A Tencent presentation to international media in Nansha, Shenzhen headquarters on May 11, 2019. (Photo: Global Times)
Shenzhen, South China's Guangdong Province, has been caught in the crosshairs of the US-China technology Cold War, since most of the Chinese technology companies targeted by the Trump administration are based in the city. However, local industry representatives said they firmly believe that this "new Silicon Valley" will withstand the pressure of Washington while embracing open collaboration.
"First, China's ZTE, then Huawei and DJI ... it seems that US President Donald Trump is not merely targeting China amid the escalating trade war but waging a technology Cold War against the Nanshan high-tech area in southern Shenzhen, as those three companies are based there," read a widely circulated post on Chinese social media on Wednesday, which sparked implicit pride about the rise of Shenzhen as a global innovation hub.
The US Department of Homeland Security (DHS) said on Monday that Chinese-made drones may be sending sensitive flight data to their manufacturers in China, where it can be accessed by the government, CNN reported.
The DHS did not identify any specific manufacturer, but nearly 80 percent of the drones used in the US and Canada come from DJI, the report said.
The Shenzhen-based company has grown from a small office in 2006 to a global technology company that does business in many foreign markets including the US, Germany and the Netherlands, thanks to direct access to local resources such as suppliers and raw materials, according to the company itself.
DJI has become the new target of US authorities in curbing China's rise in high technology, following an escalating crackdown on Huawei and ZTE. Some analysts forecast that the internet giant Tencent, which is just three kilometers from the headquarters of DJI, will be the next target of Washington.
"Motherland, you can count on us. We'll definitely win the [tech cold] war," a source close to the local authorities in Nanshan district told the Global Times on Wednesday.
Some Chinese netizens were cheered by this comparison, which helped lift spirits on the internet. "Come on Shenzhen! Fighting!" a netizen said on China's Twitter-like Weibo.
China's high-technology sector has become a tangible force that the US can no longer ignore. Being at the frontline of innovation, companies in Shenzhen are likely to encounter difficult times as the Trump administration mulls more restrictions on them.
Almost every entrepreneur in Shenzhen keeps a close eye on the ongoing trade conflict between the two largest economies in the world, which has been turned into a technology war, but many of them said they didn't worry that the tension will hinder the growth of China's technology sector.
"The ecosystem is here," said Laurent Le Pen, a 36-year-old French entrepreneur who has been working at the Shenzhen High-Tech Industrial Park in the city's business district of Nanshan for the past decade.
The Greater Bay Area's Internet of Things sector and consumer electronics supply chain are the most optimal in the world, and no one else can compete with that in terms of development speed, he told the Global Times on Wednesday.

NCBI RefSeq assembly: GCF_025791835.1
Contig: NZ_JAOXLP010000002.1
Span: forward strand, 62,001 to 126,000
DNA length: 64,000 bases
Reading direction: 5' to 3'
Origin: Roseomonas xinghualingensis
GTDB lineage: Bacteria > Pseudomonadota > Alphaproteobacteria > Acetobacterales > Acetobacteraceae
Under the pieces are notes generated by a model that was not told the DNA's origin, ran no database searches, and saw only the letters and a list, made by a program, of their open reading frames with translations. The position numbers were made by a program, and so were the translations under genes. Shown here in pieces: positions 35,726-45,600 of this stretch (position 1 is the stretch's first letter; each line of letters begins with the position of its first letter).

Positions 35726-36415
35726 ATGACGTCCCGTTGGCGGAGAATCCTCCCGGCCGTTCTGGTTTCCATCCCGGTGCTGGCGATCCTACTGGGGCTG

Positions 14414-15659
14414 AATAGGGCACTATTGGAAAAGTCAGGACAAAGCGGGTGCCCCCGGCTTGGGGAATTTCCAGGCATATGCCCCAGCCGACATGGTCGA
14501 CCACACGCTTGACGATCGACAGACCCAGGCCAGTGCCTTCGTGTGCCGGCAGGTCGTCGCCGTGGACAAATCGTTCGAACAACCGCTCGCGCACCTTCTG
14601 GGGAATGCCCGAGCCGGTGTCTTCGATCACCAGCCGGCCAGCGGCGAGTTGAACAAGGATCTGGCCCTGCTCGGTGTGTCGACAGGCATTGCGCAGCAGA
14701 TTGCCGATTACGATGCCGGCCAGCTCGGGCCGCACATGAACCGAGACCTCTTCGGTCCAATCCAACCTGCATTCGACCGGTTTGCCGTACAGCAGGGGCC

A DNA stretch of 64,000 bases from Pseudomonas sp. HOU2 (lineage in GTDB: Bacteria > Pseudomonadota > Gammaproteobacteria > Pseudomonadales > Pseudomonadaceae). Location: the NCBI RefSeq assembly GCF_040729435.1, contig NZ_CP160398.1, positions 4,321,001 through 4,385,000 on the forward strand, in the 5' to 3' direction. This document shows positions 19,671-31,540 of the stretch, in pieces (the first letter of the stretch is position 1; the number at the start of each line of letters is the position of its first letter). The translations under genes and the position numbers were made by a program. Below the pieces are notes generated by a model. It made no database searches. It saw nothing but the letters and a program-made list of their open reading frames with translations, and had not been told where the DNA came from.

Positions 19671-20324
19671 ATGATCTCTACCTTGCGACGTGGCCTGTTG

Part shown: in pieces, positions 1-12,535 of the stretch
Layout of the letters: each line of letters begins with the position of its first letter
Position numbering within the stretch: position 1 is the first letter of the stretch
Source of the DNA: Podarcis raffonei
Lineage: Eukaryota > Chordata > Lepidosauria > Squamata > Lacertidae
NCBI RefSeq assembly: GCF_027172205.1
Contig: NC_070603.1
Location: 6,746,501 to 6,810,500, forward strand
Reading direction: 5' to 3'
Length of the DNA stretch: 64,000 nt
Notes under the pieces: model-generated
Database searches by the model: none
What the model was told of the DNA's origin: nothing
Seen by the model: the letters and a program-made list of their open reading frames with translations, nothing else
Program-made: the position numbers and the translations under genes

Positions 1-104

The Guangdong-Hong Kong-Macao Greater Bay Area with a combined GDP of $1.5 trillion in 2017 is on track to surpass the world's three existing major bay areas - San Francisco, New York and Tokyo - and become the world's most vigorous and largest bay area by economic output, according to analysts.
Talent, open spirit
Faced with the escalating tariff war and curbs on high technology, the city, with its economy driven by both exports and the technology sector, has been facing a cloudy outlook. Still, analysts forecast that Shenzhen could withstand the pressure as the nation's technology sector continues to embrace global collaboration and competition.
Also, the local government's efforts to attract talent have become a major edge for the local industry to stay ahead.
"The cluster effect of the high-technology industry in Shenzhen will be more considerable, with the help of government support, in addition to deeper entrepreneurial spirit," Liu Dingding, a veteran industry analyst, told the Global Times on Wednesday.
Nanshan district has come up with policies to encourage research and development as well as innovation. The area has 368 platforms, providing firm support for national-level scientific and innovation centers, a situation that has been praised by the State Council, China's cabinet, according to media reports.
Among seven Nobel laureate research labs, five are located in Nanshan, where the number of research fellows accounts for 80 percent of the total number citywide, reports said.
In spite of the US crackdown, some industry representatives in Nanshan hold an open attitude toward further collaboration, which is also seen as inevitable for the future of technology.
"We believe that a focus on our own business and working together with others will help us get through this difficult moment," a source close to Tencent told the Global Times on Wednesday.